Our study had several limitations. First, the developed algorithm used only one CT image and did not consider a previous CT image, if available. This algorithm is therefore highly suitable for nodules first observed at screening, similar to the PanCan model; however, for nodules detected at incidence screening, their growth and appearance on the previous CT image are important. Second, we did not calibrate the risk scores for a certain target population so that, for example, a 10% risk score implied that there was a 10% probability of lung cancer diagnosis within the next 5 years (27,28). Third, we did not assess how the algorithm would affect the radiologists’ assessment (29). Radiologists can upgrade highly suspicious nodules to the Lung-RADS 4X category, recommending clinical workup of the nodule (30). The developed algorithm may help to make this decision more rational and thereby reduce the substantial interobserver variability (31). Finally, 35.5% of lung cancers from NLST were excluded because they could not be retrospectively located with high certainty on the CT images. The lack of exact nodule coordinates from NLST made it challenging to retrospectively identify these malignant nodules and resulted in a selection bias in our development cohort. However, the exact nodule coordinates for all the lung cancers from DLCST were available to us, and therefore this selection bias was not present in our external validation cohorts.
We foresee a demand for trained human observers, aided by reliable artificial intelligence systems, that act as first readers of chest CT when lung cancer screening programs are introduced worldwide (29,32). Future work could incorporate clinical parameters such as age, sex, smoking history, follow-up CT data, and imaging features related to chronic obstructive pulmonary diseases (33,34) and cardiovascular disease (35). Prospective validation with newer multicenter data sets is also needed.
In conclusion, we successfully developed a deep learning algorithm for malignancy risk estimation of pulmonary nodules detected at low-dose screening CT that was generalizable across screening populations and protocols. The algorithm had a discriminative performance comparable with that of clinical experts. This deep learning algorithm may aid radiologists in optimizing follow-up recommendations for participants undergoing lung cancer screening and may lead to fewer unnecessary diagnostic interventions. In addition, this could serve to lower radiologists’ workload and reduce the costs of lung cancer screening.Disclosures of Conflicts of Interest: K.V.V. Activities related to the present article: disclosed no relevant relationships. Activities not related to the present article: disclosed money to author for employment from Predible Health; money to author for stock/stock options from Predible Health. Other relationships: disclosed no relevant relationships. A.A.A.S. Activities related to the present article: disclosed no relevant relationships. Activities not related to the present article: disclosed money paid to author for employment from Siemens Healthineers; disclosed money to author’s institution for patents from Siemens Healthineers; disclosed money to author for stock/stock options from Siemens Healthineers; disclosed money to author’s institution for pending patents from Siemens Healthineers. Other relationships: disclosed no relevant relationships. A.S. disclosed no relevant relationships. E.T.S. disclosed no relevant relationships. K.C. disclosed no relevant relationships. M.M.W.W. disclosed no relevant relationships. Z.S. disclosed no relevant relationships. B.v.G. Activities related to the present article: disclosed no relevant relationships. Activities not related to the present article: disclosed money to author for grants/grants pending from the Botnar Foundation; disclosed money to author’s institution for royalties from MeVis Medical Solutions, Thirona, and Delft Imaging; disclosed money to author for stock/stock options from Thirona. Other relationships: disclosed no relevant relationships. M.P. Activities related to the present article: disclosed no relevant relationships. Activities not related to the present article: disclosed money to author’s institution for grants/grants pending from Canon Medical Systems, Siemens Healthineers; disclosed payment for speakers bureau from Canon Medical Systems, Siemens Healthineers; disclosed patents from Canon Medical Systems; disclosed royalties from Mevis Medical Solutions; disclosed travel cost paid to author from Canon Medical Systems, Siemens Healthineers. Other relationships: disclosed no relevant relationships. C.J. Activities related to the present article: disclosed no relevant relationships. Activities not related to the present article: disclosed money to author’s institution for royalties from MeVis Medical Solutions. Other relationships: disclosed no relevant relationships.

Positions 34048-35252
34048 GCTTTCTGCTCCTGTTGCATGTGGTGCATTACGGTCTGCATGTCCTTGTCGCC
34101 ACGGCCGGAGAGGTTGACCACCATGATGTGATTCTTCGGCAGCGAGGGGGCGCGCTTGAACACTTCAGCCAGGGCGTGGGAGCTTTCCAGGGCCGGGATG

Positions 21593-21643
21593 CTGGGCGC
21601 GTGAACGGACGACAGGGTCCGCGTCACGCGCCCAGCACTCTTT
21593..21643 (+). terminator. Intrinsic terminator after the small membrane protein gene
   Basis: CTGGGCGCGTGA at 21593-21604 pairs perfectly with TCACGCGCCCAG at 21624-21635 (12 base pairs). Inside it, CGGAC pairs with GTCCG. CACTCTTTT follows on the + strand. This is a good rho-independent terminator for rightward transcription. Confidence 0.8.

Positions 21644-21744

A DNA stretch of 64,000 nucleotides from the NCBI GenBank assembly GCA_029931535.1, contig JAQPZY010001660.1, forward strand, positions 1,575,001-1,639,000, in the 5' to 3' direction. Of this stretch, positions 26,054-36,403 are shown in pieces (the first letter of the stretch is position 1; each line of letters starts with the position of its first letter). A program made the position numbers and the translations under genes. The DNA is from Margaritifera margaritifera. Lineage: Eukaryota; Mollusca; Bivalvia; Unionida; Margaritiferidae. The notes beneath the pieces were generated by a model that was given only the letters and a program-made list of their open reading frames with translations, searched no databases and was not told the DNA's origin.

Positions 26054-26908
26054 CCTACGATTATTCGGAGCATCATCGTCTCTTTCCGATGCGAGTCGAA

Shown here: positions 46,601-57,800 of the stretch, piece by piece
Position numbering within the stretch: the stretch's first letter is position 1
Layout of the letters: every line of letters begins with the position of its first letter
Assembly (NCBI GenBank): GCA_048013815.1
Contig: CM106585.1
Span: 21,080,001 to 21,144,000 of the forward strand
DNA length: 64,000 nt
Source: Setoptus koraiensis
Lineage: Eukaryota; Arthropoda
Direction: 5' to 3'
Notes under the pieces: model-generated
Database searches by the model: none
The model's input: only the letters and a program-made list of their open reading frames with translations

Author contributions: Guarantors of integrity of entire study, K.V.V., A.A.A.S., C.J.; study concepts/study design or data acquisition or data analysis/interpretation, all authors; manuscript drafting or manuscript revision for important intellectual content, all authors; approval of final version of submitted manuscript, all authors; agrees to ensure any questions related to the work are appropriately resolved, all authors; literature research, K.V.V., A.A.A.S., A.S., Z.S., B.v.G., C.J.; clinical studies, K.C., M.M.W.W., Z.S., B.v.G.; experimental studies, K.V.V., A.A.A.S., B.v.G., M.P., C.J.; statistical analysis, K.V.V., Z.S., C.J.; and manuscript editing, all authors
Study supported by a research grant from MeVis Medical Solutions; A.A.A.S. supported by the Netherlands Organization for Scientific Research (639.023.207).
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Article HistoryReceived: Dec 3 2021
Revision requested: Dec 29 2021
Revision received: Mar 8 2021
Accepted: Mar 26 2021
Published online: May 18 2021
Published in print: Aug 2021